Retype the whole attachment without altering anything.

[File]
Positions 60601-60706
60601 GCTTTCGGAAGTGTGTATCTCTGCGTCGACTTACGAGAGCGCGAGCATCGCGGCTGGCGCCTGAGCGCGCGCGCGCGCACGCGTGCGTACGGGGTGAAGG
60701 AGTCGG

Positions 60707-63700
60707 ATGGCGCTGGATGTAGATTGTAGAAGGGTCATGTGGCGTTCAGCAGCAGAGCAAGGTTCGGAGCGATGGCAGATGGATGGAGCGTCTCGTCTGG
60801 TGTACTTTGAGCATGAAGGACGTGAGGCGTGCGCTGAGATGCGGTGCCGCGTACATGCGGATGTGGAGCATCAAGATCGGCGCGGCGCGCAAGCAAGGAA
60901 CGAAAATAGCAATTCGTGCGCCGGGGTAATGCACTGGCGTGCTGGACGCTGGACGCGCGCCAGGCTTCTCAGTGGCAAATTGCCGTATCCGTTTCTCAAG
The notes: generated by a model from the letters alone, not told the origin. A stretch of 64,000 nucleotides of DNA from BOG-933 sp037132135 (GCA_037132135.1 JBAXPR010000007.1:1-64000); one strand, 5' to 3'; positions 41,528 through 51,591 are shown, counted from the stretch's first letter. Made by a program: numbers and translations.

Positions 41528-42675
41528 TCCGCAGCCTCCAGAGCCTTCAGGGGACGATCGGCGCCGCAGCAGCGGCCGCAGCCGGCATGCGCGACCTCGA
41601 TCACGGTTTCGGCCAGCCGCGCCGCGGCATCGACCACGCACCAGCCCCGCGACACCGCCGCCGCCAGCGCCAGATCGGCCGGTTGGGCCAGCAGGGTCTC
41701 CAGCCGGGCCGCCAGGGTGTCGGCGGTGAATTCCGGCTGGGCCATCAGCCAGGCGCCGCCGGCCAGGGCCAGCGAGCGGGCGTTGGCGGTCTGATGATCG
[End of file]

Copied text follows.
Positions 60601-60706
60601 GCTTTCGGAAGTGTGTATCTCTGCGTCGACTTACGAGAGCGCGAGCATCGCGGCTGGCGCCTGAGCGCGCGCGCGCGCACGCGTGCGTACGGGGTGAAGG
60701 AGTCGG

Positions 60707-63700
60707 ATGGCGCTGGATGTAGATTGTAGAAGGGTCATGTGGCGTTCAGCAGCAGAGCAAGGTTCGGAGCGATGGCAGATGGATGGAGCGTCTCGTCTGG
60801 TGTACTTTGAGCATGAAGGACGTGAGGCGTGCGCTGAGATGCGGTGCCGCGTACATGCGGATGTGGAGCATCAAGATCGGCGCGGCGCGCAAGCAAGGAA
60901 CGAAAATAGCAATTCGTGCGCCGGGGTAATGCACTGGCGTGCTGGACGCTGGACGCGCGCCAGGCTTCTCAGTGGCAAATTGCCGTATCCGTTTCTCAAG
The notes: generated by a model from the letters alone, not told the origin. A stretch of 64,000 nucleotides of DNA from BOG-933 sp037132135 (GCA_037132135.1 JBAXPR010000007.1:1-64000); one strand, 5' to 3'; positions 41,528 through 51,591 are shown, counted from the stretch's first letter. Made by a program: numbers and translations.

Positions 41528-42675
41528 TCCGCAGCCTCCAGAGCCTTCAGGGGACGATCGGCGCCGCAGCAGCGGCCGCAGCCGGCATGCGCGACCTCGA
41601 TCACGGTTTCGGCCAGCCGCGCCGCGGCATCGACCACGCACCAGCCCCGCGACACCGCCGCCGCCAGCGCCAGATCGGCCGGTTGGGCCAGCAGGGTCTC
41701 CAGCCGGGCCGCCAGGGTGTCGGCGGTGAATTCCGGCTGGGCCATCAGCCAGGCGCCGCCGGCCAGGGCCAGCGAGCGGGCGTTGGCGGTCTGATGATCG